A monk who was occasionally the attendant of the Buddha, and who features in a number of discourses. Once when the Buddha was attacked by cramp, Upavāna, with the help of his lay-friend Devahita, obtained hot water and suitable medicines, with which the ailment was healed; the Buddha, thereupon, expressed his gratitude. SN.i.174f.

When the Buddha lay on his death-bed at Kusināra, Upavāna was by his side fanning him; the Buddha, seeing that he obstructed the vision of the devas who had come to pay their last homage to the Teacher, asked Upavāna to move away. DN.ii.138f.

Two occasions are mentioned on which Upavāna consulted the Buddha on matters of doctrine, once regarding the arising of suffering SN.ii.41–2 and once on the immediate and practical use of the Dhamma. SN.iv.41 There is also recorded a visit of Upavāna to Sāriputta when they were both staying in the Ghositārāma at Kosambī. Sāriputta asks him about the bojjhangas as being conducive to a happy life and Upavāna explains. SN.v.76 On another occasion Upavāna is the enquirer, and he asks Sāriputta about the “end-maker”; Sāriputta explains that the “end-maker” is the one who knows and sees things as they really are. AN.ii.163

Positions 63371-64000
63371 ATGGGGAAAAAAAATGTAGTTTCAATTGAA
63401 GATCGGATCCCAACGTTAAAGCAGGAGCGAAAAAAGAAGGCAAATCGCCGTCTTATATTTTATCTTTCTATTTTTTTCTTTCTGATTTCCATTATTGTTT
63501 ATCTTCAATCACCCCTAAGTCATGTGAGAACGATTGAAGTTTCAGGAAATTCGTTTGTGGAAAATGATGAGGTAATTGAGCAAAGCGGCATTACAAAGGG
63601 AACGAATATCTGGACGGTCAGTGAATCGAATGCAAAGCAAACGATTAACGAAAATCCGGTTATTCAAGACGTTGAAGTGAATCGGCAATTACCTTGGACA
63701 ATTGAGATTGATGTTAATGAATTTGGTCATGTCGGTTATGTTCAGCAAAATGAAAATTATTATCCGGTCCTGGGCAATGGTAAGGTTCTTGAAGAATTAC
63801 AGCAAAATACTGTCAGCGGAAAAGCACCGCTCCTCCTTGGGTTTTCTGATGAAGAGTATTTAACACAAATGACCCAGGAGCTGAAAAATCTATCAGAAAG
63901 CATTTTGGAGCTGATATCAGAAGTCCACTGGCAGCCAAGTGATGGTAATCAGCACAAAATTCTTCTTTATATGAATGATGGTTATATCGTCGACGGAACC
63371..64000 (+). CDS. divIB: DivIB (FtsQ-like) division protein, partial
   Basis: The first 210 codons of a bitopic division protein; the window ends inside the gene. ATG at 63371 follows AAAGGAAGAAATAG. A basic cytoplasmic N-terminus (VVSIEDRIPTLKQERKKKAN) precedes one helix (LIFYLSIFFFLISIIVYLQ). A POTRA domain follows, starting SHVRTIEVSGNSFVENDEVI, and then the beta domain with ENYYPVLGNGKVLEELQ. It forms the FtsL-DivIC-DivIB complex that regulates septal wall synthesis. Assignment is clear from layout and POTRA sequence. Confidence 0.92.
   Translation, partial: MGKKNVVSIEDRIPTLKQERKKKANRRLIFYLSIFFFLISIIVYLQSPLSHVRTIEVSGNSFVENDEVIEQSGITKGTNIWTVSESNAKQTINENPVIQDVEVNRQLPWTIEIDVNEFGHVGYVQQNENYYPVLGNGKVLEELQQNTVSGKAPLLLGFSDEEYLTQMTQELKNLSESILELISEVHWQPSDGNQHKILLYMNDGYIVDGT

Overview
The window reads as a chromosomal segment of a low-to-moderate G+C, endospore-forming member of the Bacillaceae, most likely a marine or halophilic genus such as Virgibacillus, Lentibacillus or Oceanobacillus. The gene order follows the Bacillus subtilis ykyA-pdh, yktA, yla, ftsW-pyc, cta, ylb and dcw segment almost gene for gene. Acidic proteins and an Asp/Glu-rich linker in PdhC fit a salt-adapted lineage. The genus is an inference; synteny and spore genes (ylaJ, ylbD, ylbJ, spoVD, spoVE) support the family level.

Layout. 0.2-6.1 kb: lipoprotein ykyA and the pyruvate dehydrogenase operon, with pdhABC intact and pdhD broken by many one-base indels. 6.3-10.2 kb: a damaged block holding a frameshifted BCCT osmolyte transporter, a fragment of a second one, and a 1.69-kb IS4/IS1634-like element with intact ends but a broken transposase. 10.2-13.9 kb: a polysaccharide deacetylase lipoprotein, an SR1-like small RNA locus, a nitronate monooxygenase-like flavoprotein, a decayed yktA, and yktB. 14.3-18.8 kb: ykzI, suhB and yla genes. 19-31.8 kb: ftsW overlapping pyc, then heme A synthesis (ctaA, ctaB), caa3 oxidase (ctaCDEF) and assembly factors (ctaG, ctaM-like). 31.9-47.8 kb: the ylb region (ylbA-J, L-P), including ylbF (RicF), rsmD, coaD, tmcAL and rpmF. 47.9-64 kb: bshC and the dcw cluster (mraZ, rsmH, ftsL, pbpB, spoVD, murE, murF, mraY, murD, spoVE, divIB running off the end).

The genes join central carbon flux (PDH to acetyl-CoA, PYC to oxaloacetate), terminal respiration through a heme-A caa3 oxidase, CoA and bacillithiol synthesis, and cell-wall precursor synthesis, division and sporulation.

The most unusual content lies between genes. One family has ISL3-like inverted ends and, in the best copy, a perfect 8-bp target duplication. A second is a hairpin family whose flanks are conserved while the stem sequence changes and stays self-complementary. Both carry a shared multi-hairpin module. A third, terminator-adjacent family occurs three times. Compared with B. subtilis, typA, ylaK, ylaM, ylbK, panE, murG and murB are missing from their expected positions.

When an unpleasant interview took place between Sāriputta and Lāludāyī and no one was found to support Sāriputta, the matter is reported to the Buddha, who declares that Ānanda should have taken Sāriputta’s side. Soon afterwards Ānanda seeks Upavāna and tells him that he was too timid to interfere, and if the Buddha referred to the matter again, would Upavāna undertake to answer? In the evening the Buddha engages Upavāna in conversation and asks him to explain the five qualities which make a monk esteemed and loved by his colleagues. At the end of the discourse the Buddha applauds Upavāna. AN.iii.195f.